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Of Killer Dogs & Deadly Books: A Review of 'John Wick 3 '

When you’re on to the third installment of an uber-violent, hired assassin/hitman, neo-noir film franchise; your biggest issues will be how not to repeat yourself, and raise the stakes in such a manner that your audience will feel something fresh and exciting has been put on the screen for their escapist pleasure. And for at least 3/4 of their new film, John Wick: Chapter 3 – Parabellum, Director Chad Stahelski and lead star Keanu Reeves more than satisfy in giving us something that’s over the top, and has enough novelty to keep the hard action fans in us grinning from ear to ear.


In terms of universe-building, this franchise has been exceptional, gifting us with a New York that’s vaguely familiar, but different enough to be its own world. Dark and foreboding, filled with neon, a place where flip-phones and old school computers are still in use, and where an enormous high-end hotel for assassins, protected by the High Table and never bothered by the NYPD, can exist—this universe is once again on vivid display—with exceptional additions! And these include a New York Public Library where books are dangerous weapons, a den of thieves Morocco, and stunning desert vistas that would shame Lawrence of Arabia. 

And we haven’t even mentioned the killer dogs in flak jackets, horses with deadly kicks, motorcycle chase scenes that are mind-boggling, and the easily punctured eyeball! Bushido blades, armor piercing shotguns, and hand-to-hand combat are just some of the choices of weapons in this installment, and they’re all employed as John Wick contends with being declared ex communicado, and a $14 million bounty is placed on his head—and that’s about as much of this movie’s plot line that one needs to know.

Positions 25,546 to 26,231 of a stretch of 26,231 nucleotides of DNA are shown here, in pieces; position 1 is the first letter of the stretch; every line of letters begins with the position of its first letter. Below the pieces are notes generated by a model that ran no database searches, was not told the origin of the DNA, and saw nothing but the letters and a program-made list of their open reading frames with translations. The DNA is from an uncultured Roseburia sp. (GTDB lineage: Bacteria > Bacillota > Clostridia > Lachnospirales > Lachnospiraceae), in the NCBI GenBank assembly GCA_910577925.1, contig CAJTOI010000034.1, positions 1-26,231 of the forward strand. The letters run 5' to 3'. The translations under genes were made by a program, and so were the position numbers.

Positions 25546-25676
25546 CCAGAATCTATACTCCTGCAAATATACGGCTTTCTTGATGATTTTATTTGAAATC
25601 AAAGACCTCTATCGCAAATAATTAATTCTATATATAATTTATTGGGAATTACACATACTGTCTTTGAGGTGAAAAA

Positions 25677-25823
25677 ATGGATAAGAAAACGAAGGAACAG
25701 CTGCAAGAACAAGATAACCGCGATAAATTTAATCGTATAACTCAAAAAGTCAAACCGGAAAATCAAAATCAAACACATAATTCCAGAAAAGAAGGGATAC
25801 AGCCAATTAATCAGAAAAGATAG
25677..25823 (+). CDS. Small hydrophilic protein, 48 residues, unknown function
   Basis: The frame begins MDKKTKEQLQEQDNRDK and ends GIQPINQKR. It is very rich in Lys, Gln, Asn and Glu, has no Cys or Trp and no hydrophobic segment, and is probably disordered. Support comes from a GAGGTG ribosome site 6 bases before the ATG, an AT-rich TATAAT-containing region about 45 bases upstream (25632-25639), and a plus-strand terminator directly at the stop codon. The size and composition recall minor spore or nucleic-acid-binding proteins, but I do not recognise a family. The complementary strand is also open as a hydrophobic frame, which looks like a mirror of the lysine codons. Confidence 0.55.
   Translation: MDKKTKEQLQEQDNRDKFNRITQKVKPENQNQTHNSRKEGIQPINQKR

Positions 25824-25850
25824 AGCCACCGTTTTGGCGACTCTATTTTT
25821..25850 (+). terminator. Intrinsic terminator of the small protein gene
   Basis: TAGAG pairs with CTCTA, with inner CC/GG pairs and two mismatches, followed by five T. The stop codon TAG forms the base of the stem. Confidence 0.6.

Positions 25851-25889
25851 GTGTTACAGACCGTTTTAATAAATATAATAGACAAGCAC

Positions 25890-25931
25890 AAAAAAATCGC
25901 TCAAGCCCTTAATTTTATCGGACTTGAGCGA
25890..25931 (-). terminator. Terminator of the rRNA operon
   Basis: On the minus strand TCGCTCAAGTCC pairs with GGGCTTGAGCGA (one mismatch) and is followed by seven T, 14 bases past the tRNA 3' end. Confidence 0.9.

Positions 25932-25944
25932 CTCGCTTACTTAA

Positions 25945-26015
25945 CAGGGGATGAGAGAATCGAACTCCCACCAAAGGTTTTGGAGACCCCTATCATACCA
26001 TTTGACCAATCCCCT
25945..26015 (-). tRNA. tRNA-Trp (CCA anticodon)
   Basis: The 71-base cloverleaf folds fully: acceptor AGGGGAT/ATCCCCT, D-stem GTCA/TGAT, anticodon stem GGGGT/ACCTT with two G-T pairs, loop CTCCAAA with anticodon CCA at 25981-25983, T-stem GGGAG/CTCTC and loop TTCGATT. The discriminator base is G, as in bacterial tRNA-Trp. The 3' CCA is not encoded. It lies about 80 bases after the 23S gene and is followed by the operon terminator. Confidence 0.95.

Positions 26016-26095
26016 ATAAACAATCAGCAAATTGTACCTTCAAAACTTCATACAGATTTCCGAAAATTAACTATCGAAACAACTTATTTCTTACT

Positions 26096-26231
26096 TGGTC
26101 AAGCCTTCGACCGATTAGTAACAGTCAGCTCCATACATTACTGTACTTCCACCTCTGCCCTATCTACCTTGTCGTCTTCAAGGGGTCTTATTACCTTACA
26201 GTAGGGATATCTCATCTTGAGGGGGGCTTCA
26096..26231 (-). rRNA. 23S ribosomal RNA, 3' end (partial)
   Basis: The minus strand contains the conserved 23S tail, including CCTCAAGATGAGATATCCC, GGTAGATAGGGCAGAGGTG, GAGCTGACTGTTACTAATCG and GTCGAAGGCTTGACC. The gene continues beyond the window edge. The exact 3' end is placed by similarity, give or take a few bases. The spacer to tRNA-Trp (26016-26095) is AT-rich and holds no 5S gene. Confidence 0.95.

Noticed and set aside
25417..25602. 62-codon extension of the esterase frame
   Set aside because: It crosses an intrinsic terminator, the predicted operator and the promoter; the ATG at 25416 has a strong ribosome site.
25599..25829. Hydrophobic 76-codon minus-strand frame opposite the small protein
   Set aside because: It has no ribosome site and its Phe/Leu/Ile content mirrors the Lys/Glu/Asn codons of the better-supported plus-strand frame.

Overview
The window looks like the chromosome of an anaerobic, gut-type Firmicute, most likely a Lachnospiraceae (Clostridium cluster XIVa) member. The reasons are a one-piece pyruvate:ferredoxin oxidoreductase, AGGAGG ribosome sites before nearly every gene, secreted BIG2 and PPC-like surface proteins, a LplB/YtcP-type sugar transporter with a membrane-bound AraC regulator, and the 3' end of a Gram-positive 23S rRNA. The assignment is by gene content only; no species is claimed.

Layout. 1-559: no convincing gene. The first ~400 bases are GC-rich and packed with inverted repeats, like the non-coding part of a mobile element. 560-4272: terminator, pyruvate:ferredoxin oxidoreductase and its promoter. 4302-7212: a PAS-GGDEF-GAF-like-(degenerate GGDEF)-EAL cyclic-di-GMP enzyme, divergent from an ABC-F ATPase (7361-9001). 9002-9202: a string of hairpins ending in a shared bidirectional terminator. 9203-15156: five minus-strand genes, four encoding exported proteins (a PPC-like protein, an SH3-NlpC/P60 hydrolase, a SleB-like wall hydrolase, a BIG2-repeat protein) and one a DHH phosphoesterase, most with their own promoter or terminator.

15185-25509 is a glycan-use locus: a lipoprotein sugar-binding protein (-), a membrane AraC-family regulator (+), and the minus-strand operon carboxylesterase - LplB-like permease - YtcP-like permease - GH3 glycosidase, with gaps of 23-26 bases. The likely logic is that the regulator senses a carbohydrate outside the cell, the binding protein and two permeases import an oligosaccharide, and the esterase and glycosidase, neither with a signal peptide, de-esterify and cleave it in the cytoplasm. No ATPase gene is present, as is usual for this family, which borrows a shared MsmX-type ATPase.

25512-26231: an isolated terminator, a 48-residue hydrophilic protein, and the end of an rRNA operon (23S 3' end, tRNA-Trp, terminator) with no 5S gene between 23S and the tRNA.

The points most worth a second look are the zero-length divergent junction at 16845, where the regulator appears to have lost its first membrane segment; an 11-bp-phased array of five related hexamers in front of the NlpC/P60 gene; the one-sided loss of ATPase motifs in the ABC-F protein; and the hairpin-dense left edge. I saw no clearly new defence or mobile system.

Most of the cast from 2 returns; and we await the scenes where Reeves and Laurence Fishburne (the Bowery King) share the screen, as that’s a shot in the arm for Matrix fans. Given relatively short screen time in this film is Halle Berry as Sofia, an assassin and close friend of Wick; but she makes the most of it, and I wouldn’t be surprised if she and her samurai killer dogs are back for the 4th installment. Sofia and the two dogs are without a doubt, the most interesting additions to the cast, and we miss them as they fade out of this film.

Mark Dacascos as Zero, the main villain cuts an impressive trail of corpses and maimed victims as he goes on a vendetta against Wick. And Ian McShane, back as Winston, owner and manager of the aforementioned Continental Hotel, has the most interesting arc within this installment, and it augurs well for what Wick 4 can promise. 



Unlike the mold of heroes that the likes of Steven Seagal, Liam Neeson, or Jason Statham would portray—glowering, towering, tight-lipped, and beady-eyed; part of the novelty of Wick and Keanu Reeves has been how there’s always been something inherently gentle and nonchalant about his attitude. His attachment to his dog being one barometer of his kindly mien. It’s made for a persona that’s unique; there’s always a degree of reluctance or distancing when forced into a fight or to kill someone. It’s like the moment it ends, he’s ready to kick back and just gambol with his canine friend. It’s this contrast to his personality and the violence he wreaks that’s made Wick such a compelling figure to follow.

There are big inconsistencies in the story-telling, incidents where Wick should be down for the count but miraculously survives and is up on his feet immediately; but when we’re having this much vicarious fun and enjoying the lurid violence, we don’t really care. I know I’m up for John Wick 4, and in the meantime, here’s 3 to savor and write home about!



Photos from Lionsgate